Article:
Me and My Nine Iron

November 23, 2010

The Green Hornet trailer

Filed under: For your pleasure — BJ @ 2:42 pm
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If Seth Rogen‘s had a quiet 2010, you know he’s working on his next great project. The Green Hornet, which is due out in theaters on January 14, 2011, is adapted from the 1960’s TV series of the same name but I hear has a much different take on the story. In the original, Van Williams played Britt Reid, newspaper publisher by day, and The Green Hornet, masked crime-fighter by night. Bruce Lee played Kato, Reid’s martial artist chauffeur.

Rogen teamed up with his writing buddy, Evan Goldberg, to write their third movie together (Superbad, Pineapple Express) and plays the title character, where they won’t be without a star-studded cast and crew of their own. Taiwanese singer-actor Jay Chou will play Kato, Cameron Diaz will be Reid’s love interest and Christoph Waltz (Inglourious Basterds) is the crime boss. Michel Gondry, who wrote and directed the Oscar-winning Eternal Sunshine of the Spotless Mind, will direct.

From the looks of the just-released theatrical trailer, the action looks pretty awesome; I love real-time fighting. Rogen’s got the comedic banter covered, and it looks like they went all out with their $90 million budget to keep things true, and I respect that. They shot in Los Angeles despite millions in tax breaks they could’ve gotten in other states and kept the ’60s Imperial car, declining product placement deals with major car companies, to name a few.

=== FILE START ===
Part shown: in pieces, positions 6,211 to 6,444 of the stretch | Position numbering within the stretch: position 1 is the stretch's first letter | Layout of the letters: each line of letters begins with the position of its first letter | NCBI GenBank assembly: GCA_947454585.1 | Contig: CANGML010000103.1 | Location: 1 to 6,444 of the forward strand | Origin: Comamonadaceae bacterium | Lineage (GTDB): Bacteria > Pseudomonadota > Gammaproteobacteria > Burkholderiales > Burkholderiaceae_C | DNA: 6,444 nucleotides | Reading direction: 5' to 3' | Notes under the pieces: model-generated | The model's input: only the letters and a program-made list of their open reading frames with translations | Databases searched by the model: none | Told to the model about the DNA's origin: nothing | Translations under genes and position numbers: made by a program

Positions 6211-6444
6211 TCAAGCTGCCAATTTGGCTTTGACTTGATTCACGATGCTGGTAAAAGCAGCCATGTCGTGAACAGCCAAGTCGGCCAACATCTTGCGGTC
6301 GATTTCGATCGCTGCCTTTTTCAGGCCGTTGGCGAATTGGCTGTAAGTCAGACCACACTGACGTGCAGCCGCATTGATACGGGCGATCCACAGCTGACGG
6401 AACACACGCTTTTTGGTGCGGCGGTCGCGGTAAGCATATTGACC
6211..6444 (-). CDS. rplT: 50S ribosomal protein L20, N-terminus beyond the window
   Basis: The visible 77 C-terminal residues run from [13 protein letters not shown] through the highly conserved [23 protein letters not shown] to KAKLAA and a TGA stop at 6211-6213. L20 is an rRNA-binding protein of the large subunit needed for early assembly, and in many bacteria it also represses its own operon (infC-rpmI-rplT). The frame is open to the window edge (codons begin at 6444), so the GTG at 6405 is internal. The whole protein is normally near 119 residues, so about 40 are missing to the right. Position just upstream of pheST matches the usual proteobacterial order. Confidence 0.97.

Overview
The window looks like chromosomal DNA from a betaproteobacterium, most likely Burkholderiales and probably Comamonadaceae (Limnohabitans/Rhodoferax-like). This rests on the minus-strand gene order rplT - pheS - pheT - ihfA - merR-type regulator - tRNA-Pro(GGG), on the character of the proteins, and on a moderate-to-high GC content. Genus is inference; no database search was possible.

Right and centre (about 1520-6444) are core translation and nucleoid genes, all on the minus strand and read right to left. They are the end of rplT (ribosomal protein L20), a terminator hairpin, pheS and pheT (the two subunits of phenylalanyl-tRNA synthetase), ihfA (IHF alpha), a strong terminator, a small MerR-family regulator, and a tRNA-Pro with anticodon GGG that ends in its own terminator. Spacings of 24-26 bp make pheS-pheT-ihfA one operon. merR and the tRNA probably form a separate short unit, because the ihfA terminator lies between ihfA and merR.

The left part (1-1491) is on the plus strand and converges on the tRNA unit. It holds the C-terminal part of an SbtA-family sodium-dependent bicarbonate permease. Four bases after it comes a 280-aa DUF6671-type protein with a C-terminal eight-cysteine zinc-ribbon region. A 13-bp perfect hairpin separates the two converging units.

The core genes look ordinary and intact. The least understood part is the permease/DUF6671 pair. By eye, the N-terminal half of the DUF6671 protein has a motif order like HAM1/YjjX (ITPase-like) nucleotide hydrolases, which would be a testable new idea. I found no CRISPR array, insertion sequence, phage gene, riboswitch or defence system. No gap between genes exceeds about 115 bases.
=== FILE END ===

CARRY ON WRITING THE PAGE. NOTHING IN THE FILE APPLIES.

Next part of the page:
It’s going to be a great action-comedy. Can’t wait ’til it comes out.

BJ

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2 Comments »

  1. Chris, I don’t know about you, but I liked Pineapple Express, although I understand Chou ain’t no James Franco. Still, I like his accent, and his speaking humor could be a poor man’s Jackie Chan. Goldberg compared the screenplay to the Indiana Jones/Lethal Weapon franchises. They got this!

    Comment by Bryan — November 23, 2010 @ 8:02 pm | Reply

  2. I’m a little skeptical. I’m a big Seth Rogen fan, but action-comedies are difficult to pull off. The most vital, hardest to predict element in such movies is the hero-sidekick dynamic. You either have it or you don’t. If you have it, there’s franchise potential (Chris Tucker and Jackie Chan in Rush Hour). If you don’t, it might be a flop. Rogen will pull his weight and more (this is slightly new acting ground for him), but my skepticism lies with Jay Chou.

    Other than that, what a cast and crew!

    Comment by Chris Le — November 23, 2010 @ 7:46 pm | Reply


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